Some eMac and iMac G3 users have reported prolems in connecting the iPod shuffle to their computer. Because of the device’s width, the iPod shuffle cannot be connected to the USB port on the side of these systems. eMac and iMac G3 owners can connect the device to their Apple keyboard if they are running Mac OS X 10.3.6 or later, however, the iPod shuffle will not charge from the keyboard—only sync. Apple recommends that users purchase the iPod shuffle Dock or a USB extension cable if they want to be able to charge the device with the all-in-one Macs.
Apple said this issue could occur with “any computer, display, or USB hub with recessed or closely spaced USB ports,” including Apple’s 17-inch Studio Display 17 (ADC), certain Xserve configurations, and possibly a variety of PCs.
Apple has also detailed an issue in which the iPod shuffle may not play AAC music files that were not originally encoded with iTunes. “If you try to play a song on iPod shuffle that was encoded in AAC format (.M4A) by an application other than iTunes, iPod shuffle may not play it and skip to the next song,” Apple says. “To prevent this from happening, always use iTunes to encode songs to AAC for iPod shuffle play.” Songs purchased from the iTunes Music Store are not affected.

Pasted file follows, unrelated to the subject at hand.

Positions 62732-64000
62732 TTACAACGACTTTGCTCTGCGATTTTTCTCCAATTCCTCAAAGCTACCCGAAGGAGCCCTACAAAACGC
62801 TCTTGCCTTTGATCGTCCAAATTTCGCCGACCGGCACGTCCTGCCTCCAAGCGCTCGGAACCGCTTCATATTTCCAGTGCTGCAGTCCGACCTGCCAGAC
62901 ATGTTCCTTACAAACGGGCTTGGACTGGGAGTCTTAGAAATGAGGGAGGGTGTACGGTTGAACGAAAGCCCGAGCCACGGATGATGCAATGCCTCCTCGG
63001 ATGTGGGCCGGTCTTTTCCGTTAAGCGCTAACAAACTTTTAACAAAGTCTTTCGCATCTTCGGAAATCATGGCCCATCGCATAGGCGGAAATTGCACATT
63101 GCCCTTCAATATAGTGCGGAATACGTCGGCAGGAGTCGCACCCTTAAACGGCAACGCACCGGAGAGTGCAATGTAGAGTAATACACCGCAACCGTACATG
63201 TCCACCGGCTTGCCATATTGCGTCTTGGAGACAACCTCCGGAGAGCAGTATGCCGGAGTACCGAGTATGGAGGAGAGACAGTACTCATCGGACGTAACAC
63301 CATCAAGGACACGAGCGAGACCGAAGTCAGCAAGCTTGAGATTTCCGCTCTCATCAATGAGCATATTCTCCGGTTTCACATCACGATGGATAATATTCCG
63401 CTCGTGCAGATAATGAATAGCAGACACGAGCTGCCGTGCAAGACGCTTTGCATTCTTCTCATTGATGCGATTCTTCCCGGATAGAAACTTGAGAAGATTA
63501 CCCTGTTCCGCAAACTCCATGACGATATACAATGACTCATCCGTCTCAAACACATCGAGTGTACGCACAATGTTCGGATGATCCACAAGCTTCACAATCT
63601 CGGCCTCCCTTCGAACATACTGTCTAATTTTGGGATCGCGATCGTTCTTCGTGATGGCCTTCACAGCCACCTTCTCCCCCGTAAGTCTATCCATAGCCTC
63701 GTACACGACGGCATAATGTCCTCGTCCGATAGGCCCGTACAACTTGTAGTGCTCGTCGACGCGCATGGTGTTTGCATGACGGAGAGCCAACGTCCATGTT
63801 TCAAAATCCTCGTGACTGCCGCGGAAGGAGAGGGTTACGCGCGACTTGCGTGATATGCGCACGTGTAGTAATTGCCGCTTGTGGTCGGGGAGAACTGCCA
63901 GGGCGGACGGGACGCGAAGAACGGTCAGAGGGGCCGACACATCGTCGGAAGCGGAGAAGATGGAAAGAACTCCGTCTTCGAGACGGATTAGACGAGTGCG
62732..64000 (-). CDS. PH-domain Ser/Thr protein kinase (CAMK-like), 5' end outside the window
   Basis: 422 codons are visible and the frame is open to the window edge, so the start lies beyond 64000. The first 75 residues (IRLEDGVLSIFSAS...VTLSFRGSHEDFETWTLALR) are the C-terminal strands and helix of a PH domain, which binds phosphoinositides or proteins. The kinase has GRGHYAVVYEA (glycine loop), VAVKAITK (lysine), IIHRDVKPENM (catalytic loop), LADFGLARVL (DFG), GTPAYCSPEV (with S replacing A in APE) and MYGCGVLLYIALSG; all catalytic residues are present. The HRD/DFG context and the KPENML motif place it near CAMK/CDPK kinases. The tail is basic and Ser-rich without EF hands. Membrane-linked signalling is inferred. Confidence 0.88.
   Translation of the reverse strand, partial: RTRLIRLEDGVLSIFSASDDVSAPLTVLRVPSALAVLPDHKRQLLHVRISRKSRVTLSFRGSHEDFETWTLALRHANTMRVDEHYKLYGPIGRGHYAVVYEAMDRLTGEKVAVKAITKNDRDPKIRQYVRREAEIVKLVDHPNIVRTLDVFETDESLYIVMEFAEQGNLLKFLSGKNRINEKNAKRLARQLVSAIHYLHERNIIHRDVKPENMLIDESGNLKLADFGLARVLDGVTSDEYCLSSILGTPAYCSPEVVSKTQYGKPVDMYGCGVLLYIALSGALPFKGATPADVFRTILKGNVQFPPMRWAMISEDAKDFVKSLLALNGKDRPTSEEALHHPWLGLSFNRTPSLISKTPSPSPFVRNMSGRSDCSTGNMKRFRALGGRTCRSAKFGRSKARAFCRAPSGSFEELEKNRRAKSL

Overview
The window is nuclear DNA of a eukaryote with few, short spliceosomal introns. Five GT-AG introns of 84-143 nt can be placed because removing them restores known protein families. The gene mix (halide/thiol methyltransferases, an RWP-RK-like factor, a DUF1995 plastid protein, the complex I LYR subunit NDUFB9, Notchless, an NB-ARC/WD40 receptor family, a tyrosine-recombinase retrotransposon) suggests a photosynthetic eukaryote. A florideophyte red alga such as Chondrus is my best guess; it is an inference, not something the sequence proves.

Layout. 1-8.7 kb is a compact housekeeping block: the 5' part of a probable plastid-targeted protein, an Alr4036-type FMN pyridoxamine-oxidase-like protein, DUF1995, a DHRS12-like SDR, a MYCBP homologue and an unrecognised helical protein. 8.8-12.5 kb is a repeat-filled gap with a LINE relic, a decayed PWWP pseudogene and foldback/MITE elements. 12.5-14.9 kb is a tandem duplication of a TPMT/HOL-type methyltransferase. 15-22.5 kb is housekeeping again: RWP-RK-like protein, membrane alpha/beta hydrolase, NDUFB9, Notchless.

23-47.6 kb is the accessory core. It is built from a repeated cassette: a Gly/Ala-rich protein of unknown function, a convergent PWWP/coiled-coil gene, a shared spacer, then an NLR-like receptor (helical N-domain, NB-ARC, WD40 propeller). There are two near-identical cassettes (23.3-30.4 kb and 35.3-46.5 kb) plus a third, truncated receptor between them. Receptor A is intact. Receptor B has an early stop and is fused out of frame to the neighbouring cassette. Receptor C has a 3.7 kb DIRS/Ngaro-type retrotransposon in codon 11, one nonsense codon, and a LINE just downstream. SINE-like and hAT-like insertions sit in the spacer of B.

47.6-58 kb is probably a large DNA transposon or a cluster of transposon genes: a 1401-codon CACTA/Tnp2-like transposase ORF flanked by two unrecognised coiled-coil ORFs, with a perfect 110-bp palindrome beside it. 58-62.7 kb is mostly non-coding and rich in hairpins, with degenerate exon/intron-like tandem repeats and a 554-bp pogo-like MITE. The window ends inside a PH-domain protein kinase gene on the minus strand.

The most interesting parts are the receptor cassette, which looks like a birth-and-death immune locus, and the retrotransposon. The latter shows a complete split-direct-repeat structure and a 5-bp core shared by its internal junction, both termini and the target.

Meanwhile, MacFixIt reports that some readers have reported problems with loose buttons, overly sensitive buttons, and issues with synchronizing the iPod shuffle with multiple computers.
And according to iLoungers in our forum, the iPod shuffle’s lack of an internal clock—the first iPod to not have one—means that “last played” counts are not being updated when users sync the device back with iTunes.